Learn to cook. Because whether you spend most of your days in a boardroom (shudder) or singing on a stage, or exploring Antarctica, there will always come a time when you need to cook. Especially if there’s a zombie apocalypse it will be a useful skill to have. Cook for the people you love, —and let those who love you cook for you. It’s not a contest, it’s a dance. Never stop learning how to appreciate food—this is one of the few pleasures that you can take with you into old age. As long as you’re eating, you’re living.

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Call your father often—he’s needy. As long as I’m alive, of course; if I’m not that’s just weird. Come home whenever you want to. Come home whenever you have to. Whether I’ll have written a bestseller and we will have bought a castle in Scotland, as I planned, with a whole bunch of springer spaniels; or living in penury, which is more likely, you’ll always have a place to stay.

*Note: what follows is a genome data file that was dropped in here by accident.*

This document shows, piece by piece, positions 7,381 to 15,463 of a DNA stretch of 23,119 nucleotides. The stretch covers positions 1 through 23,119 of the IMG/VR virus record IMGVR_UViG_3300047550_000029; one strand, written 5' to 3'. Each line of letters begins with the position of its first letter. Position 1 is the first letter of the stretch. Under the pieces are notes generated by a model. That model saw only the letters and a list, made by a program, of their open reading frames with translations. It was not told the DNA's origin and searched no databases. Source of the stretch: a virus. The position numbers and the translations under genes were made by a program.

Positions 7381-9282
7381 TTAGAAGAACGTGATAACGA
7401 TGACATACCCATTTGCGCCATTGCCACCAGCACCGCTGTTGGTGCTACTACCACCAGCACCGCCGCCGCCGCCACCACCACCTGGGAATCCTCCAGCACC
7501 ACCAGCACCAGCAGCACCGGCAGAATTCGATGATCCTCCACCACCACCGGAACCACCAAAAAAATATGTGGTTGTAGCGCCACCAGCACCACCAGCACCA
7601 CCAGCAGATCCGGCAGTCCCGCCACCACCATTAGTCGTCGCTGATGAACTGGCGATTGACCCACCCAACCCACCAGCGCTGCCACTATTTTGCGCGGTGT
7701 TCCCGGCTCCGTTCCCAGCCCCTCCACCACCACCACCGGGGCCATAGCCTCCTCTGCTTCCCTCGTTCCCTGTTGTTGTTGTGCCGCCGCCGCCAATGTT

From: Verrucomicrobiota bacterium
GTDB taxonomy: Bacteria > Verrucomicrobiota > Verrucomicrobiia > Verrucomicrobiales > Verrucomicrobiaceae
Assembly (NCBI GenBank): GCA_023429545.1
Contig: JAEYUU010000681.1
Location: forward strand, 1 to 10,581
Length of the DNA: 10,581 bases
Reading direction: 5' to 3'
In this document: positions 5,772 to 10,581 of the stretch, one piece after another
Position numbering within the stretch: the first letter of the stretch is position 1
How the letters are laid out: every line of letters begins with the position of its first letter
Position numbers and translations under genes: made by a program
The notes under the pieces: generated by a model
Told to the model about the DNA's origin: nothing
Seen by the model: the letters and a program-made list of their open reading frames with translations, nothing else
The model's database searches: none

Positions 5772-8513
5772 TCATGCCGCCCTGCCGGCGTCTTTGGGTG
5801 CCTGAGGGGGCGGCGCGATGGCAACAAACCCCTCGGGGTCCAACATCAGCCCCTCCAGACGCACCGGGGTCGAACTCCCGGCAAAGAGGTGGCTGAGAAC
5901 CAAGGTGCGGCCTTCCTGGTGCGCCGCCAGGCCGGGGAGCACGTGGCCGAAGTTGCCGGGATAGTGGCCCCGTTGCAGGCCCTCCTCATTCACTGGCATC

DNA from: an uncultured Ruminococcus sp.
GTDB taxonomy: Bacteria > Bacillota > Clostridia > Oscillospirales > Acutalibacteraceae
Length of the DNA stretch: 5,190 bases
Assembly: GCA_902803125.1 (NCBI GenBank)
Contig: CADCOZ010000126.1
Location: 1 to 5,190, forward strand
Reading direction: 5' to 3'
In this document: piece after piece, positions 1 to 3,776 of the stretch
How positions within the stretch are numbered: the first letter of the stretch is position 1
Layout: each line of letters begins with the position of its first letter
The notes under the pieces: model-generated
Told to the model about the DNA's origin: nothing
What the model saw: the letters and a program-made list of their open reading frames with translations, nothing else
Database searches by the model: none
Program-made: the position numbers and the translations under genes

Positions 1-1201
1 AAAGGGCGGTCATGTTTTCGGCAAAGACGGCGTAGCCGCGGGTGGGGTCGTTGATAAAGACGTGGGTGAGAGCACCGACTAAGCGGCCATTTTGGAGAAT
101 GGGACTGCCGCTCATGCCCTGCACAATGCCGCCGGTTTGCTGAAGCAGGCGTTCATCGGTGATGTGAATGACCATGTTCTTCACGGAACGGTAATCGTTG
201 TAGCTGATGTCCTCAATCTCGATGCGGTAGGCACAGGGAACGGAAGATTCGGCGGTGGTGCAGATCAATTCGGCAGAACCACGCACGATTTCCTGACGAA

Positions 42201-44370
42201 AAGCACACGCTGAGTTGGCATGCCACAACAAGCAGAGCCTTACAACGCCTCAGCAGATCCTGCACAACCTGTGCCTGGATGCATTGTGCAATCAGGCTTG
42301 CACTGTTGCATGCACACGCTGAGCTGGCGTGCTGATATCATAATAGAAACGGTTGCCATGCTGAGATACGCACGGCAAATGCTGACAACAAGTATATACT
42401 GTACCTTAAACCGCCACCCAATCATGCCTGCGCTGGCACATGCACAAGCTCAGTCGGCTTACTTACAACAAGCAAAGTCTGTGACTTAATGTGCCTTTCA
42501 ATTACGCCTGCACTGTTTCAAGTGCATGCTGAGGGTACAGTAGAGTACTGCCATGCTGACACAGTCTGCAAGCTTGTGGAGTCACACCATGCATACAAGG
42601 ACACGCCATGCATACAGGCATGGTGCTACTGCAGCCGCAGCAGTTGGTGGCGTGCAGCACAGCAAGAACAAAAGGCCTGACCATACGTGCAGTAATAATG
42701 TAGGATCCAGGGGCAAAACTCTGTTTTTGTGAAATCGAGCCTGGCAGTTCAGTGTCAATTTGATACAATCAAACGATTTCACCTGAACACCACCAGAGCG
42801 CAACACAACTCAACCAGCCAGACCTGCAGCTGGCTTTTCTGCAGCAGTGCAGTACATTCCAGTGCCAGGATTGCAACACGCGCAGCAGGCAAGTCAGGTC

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About The Author
Clinton Palanca
Clinton Palanca has won awards for his fiction and in 1998, came out with Landscapes, a book compiling his short stories and earlier works for children. Today, he ventures into food writing with his regular column on Inquirer Lifestyle, and with restaurant reviews for other publications.